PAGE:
Breakfast guests included many who were there in 1963, as well as business leaders, lifelong Fort Worthians, history buffs and a doctor who had come from Padova, Italy to attend. With Mr. Hill, their emotions ran the gamut as they viewed familiar black-and-white images, heard the angelic voices of the Texas Boys Choir, honored Congressman Wright’s storied career and contributions to our city, and then hung on every word of Hill’s recollections.
Even after unexpected expenses and a reduction in the number of tickets due to the venue, we exceeded the event budget with $21,000 in revenue, primarily from sponsorships. From a media standpoint, combined local and national broadcasts featuring Fort Worth, the Fort Worth Chamber, and/or Clint Hill in Fort Worth for Nov. 22-23 reached 5.2 million viewers, with market media value estimated at $421,000.
That figure does not include international coverage and the many print publications that carried mention of our 2013 breakfast, including the Associated Press and the Times UK as well as several features in our regional dailies. During the year, we received dozens of Google alerts from blogs, websites and print publications referencing the Fort Worth Chamber 1963 breakfast.
The overarching challenge? In a large regional media market, we were tasked with handling the delicate balance of commemorating Fort Worth’s exuberant moment in time with Kennedy while respecting Dallas’s plans to observe a long-overdue day of healing. We believe the chamber accomplished that.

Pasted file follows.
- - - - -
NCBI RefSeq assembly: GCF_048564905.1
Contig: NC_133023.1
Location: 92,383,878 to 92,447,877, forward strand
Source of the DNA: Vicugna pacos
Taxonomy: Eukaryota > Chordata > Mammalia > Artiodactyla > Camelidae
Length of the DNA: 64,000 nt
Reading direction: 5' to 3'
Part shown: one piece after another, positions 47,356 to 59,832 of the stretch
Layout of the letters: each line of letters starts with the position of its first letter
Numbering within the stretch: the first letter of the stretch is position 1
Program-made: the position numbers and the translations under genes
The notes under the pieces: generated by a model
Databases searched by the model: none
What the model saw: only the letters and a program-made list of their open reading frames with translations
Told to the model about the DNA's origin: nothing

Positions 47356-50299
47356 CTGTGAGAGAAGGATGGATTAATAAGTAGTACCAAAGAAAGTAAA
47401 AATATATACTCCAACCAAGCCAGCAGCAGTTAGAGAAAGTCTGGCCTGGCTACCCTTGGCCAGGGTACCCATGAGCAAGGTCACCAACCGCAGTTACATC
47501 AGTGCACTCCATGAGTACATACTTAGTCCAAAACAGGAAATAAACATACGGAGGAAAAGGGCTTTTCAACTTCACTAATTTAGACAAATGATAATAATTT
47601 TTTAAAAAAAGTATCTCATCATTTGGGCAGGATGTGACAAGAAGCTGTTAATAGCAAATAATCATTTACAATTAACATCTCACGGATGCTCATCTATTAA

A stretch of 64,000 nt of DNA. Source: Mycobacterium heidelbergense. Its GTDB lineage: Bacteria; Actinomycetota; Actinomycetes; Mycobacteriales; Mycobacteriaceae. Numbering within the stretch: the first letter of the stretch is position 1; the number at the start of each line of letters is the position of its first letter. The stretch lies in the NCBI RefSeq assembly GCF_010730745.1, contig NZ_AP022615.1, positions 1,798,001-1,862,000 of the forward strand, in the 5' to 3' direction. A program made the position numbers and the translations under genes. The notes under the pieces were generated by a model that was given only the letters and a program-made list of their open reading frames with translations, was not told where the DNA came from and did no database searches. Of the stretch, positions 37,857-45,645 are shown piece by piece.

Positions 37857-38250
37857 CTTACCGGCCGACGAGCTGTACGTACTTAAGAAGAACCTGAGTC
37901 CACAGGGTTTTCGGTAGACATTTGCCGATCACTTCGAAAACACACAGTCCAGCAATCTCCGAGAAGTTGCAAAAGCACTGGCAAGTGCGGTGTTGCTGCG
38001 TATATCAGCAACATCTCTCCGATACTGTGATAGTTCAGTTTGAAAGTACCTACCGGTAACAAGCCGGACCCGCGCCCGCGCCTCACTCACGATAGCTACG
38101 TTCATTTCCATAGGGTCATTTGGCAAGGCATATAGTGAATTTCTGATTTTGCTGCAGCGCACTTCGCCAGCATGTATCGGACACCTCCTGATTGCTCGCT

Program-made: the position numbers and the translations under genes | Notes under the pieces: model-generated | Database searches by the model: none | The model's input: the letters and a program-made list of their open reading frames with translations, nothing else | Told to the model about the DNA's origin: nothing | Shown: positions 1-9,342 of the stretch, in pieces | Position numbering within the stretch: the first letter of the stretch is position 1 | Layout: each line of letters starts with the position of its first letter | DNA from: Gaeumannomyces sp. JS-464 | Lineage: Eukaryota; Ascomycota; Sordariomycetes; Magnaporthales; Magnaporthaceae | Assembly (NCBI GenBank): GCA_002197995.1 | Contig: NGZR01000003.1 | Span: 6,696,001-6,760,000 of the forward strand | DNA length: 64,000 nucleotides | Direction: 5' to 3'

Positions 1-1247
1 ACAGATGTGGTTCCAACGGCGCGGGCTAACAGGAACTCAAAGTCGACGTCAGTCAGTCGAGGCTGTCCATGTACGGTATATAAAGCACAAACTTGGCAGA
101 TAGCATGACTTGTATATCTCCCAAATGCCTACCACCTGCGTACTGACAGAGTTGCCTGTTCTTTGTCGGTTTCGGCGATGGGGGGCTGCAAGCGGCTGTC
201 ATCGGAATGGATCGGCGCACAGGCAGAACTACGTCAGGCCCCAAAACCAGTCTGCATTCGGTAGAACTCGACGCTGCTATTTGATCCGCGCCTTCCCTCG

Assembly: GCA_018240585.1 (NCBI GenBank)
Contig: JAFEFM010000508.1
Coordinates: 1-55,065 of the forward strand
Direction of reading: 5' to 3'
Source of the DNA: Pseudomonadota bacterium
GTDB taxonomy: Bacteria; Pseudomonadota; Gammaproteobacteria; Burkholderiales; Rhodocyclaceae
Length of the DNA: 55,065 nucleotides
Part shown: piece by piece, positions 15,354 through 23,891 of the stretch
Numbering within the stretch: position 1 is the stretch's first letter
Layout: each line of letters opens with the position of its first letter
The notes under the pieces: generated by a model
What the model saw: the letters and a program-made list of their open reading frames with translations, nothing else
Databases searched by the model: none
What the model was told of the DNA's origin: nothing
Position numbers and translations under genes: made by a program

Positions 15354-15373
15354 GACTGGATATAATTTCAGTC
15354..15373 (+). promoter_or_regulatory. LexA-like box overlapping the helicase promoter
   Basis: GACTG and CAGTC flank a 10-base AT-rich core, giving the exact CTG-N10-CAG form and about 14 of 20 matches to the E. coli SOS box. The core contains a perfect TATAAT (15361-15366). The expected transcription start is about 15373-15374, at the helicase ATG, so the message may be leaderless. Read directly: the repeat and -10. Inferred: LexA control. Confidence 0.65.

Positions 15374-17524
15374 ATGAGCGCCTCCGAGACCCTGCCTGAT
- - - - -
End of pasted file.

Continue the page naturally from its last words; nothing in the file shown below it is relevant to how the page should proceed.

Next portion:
“The satisfaction of producing an event that created such positive media coverage and strengthened brand equity for the chamber overcame any disappointments about weather or media goals we didn’t reach,” Gilbert said. “The moral of the story? All the best planning can be wrecked by unexpected circumstances, but long-nurtured community partnerships prevail. The flow of the program, the JFK coins, the video, the youth involvement, the care that was taken with every detail—that is what our community and our investors will remember.”
Even members of the skeptical media were complimentary, as Star-Telegram Bud Kennedy columnist wrote: “When you throw a breakfast only once every 50 years, you ought to do it right. Fort Worth did it right Friday, remembering Jackie and President John F. Kennedy’s 1963 stopover with a nod to history, a sense of reverence and a burst of pride.”
Andra Bennett House, APR, is senior director of communications at the Fort Worth Chamber of Commerce. She can be reached at 817-338-3333 or email@example.com